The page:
Though Rokia Traoré began her genre-, culture- and gender-bending incursion into the international music scene in the late 1990s, I didn’t encounter her until Peter Sellars’ 2006 New Crowned Hope Vienna festival, celebrating the 250th anniversary of Mozart’s birth. Reconceiving the composer as a griot traveller between Paris and Mali’s capital of Bamako, Traoré’s glorious voice tinged with an eerie vibrato, her insinuating dance style and withering intelligence left me a complete fan. I’ve seen her often since then, both as a solo act and with accompanying band and again as the perceptive and centered spirit of Desdemona’s African nurse in Sellars’ production of that name. The latest was on 13 November at London’s Royal Festival Hall.
The daughter of a Malian diplomat, Traoré spent a good deal of her early life and education in Europe. Though not from a griot family, the philosophical story-telling of griot tradition is at the heart of all her work, but in almost all cases she is mixing the African and the Western in both instrumentation and musical styles. Besides herself on both acoustic and electric guitar, various versions of the n’goni, the African lute, are always present. Beautiful Africa is the most Western-inflected, yet with blues and rockabilly licks well-supported by three Western musicians blending effortlessly with the infectious n’goni of Mamah Diabaté.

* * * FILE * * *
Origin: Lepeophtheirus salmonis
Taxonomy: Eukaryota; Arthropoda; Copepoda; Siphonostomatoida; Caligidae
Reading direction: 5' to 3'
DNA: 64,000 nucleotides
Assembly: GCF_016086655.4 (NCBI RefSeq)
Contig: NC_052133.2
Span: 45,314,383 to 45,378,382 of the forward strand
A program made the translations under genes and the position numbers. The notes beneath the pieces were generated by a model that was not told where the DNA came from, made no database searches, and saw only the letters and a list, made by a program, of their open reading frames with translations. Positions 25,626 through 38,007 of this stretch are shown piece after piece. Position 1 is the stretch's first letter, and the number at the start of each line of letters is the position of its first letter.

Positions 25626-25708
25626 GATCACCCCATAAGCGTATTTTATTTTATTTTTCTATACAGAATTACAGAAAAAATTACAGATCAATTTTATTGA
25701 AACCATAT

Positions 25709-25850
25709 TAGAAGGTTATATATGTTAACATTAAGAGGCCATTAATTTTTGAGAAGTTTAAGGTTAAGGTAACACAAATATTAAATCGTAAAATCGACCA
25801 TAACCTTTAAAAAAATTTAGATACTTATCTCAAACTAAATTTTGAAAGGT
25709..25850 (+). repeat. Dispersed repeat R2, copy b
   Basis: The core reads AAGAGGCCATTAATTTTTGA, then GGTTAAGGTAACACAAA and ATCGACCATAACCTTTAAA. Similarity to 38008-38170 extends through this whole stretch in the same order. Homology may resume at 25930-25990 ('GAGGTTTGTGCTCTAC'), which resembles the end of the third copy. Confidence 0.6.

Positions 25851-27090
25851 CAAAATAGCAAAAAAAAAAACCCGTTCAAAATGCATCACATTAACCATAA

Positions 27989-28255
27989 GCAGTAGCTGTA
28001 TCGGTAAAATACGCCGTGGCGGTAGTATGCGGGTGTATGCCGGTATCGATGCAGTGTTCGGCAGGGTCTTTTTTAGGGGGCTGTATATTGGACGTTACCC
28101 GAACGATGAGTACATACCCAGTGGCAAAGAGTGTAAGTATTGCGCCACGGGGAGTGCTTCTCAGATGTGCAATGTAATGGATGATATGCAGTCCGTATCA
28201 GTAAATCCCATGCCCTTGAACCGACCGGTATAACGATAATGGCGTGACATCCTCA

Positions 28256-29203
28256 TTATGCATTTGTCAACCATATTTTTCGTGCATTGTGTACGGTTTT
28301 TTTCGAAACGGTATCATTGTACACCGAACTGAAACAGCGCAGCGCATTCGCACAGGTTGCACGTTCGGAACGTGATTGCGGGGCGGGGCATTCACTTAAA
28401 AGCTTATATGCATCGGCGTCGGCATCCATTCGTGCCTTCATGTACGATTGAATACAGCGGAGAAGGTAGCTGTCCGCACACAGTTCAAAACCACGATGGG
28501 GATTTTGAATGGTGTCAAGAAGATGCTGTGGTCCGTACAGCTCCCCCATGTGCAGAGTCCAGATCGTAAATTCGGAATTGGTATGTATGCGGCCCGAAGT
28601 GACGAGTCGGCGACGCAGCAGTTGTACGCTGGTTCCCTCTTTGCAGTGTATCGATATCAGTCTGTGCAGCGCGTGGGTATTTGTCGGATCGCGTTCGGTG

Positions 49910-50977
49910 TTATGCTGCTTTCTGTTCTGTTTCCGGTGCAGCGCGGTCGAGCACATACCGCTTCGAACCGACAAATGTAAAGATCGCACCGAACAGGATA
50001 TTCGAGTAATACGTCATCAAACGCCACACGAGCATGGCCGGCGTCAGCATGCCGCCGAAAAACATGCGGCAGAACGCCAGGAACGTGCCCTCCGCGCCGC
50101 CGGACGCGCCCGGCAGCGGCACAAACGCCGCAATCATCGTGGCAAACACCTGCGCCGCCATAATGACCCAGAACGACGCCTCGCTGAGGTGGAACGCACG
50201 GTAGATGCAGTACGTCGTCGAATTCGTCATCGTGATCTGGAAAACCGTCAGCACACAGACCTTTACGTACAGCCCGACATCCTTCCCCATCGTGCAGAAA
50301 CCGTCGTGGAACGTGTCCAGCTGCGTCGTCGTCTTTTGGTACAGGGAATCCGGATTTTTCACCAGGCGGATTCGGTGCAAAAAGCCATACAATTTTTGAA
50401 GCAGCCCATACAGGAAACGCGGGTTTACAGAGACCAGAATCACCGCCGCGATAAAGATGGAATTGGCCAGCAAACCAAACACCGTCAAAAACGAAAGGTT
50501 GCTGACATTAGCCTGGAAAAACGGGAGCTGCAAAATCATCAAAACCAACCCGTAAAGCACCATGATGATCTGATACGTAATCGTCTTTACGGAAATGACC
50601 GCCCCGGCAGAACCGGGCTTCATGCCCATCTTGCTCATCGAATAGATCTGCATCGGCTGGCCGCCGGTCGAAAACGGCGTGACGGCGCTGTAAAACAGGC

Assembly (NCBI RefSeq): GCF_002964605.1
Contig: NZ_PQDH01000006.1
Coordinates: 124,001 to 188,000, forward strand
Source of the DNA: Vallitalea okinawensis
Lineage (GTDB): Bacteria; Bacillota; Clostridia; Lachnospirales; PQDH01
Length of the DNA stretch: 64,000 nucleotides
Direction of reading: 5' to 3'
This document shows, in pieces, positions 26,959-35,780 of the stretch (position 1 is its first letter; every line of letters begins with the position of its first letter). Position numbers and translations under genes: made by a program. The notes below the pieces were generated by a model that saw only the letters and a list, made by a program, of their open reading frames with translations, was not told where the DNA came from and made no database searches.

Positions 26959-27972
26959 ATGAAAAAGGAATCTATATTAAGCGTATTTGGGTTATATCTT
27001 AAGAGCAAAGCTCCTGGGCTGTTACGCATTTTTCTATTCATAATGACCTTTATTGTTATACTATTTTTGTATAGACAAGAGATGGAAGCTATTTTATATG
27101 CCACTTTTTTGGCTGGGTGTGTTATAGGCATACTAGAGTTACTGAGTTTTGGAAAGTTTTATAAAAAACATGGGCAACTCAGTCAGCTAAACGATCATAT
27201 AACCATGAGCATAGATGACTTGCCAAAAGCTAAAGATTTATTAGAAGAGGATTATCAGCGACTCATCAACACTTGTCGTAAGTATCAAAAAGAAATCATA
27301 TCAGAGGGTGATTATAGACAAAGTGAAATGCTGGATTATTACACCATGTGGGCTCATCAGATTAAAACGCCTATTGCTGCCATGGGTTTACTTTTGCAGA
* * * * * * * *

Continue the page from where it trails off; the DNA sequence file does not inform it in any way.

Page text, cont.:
Traoré sings primarily in her native Bambara and French, with no explanation of what complex web her lyrics are weaving. This we glean from the expressiveness of her voice, the glimmer of her eye, the shift of her shoulders, the tilt of her head. She is slight of build, yet strong as steel. We don’t know what she’s saying; except we do, and our hearts are glad.
Beautiful Africa is a Nonesuch recording.
Candace Allen lives in London. She is the author of ‘Soul Music The Pulse of Race and Music.’
Rokia Traoré | Luckman Fine Arts Complex | Nov 23